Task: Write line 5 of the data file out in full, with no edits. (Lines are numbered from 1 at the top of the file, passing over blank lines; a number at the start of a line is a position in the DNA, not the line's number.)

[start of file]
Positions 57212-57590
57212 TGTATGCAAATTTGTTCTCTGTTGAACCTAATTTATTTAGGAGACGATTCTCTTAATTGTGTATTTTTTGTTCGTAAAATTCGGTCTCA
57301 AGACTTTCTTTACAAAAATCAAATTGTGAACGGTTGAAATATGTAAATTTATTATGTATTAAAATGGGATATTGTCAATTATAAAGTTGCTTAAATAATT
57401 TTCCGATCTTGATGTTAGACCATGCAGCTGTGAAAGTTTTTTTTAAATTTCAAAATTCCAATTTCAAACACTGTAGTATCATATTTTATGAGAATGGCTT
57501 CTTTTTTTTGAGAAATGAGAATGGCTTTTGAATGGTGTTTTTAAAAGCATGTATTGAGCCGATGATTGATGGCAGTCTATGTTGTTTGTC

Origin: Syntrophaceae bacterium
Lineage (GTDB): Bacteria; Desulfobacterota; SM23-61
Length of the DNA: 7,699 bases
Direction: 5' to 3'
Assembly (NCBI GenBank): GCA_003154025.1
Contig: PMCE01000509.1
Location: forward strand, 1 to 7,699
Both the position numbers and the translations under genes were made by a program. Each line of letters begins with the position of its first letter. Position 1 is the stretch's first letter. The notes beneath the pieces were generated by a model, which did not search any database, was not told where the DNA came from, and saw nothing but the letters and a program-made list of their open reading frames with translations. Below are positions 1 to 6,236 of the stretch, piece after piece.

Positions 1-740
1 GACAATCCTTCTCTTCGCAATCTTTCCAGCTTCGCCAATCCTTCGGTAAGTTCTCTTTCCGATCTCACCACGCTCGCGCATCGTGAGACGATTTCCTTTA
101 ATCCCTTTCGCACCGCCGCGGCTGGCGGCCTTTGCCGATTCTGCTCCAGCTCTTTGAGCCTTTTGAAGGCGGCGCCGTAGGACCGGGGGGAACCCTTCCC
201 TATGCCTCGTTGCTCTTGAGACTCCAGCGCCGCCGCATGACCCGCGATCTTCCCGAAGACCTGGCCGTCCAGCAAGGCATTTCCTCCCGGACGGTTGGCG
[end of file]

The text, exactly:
57501 CTTTTTTTTGAGAAATGAGAATGGCTTTTGAATGGTGTTTTTAAAAGCATGTATTGAGCCGATGATTGATGGCAGTCTATGTTGTTTGTC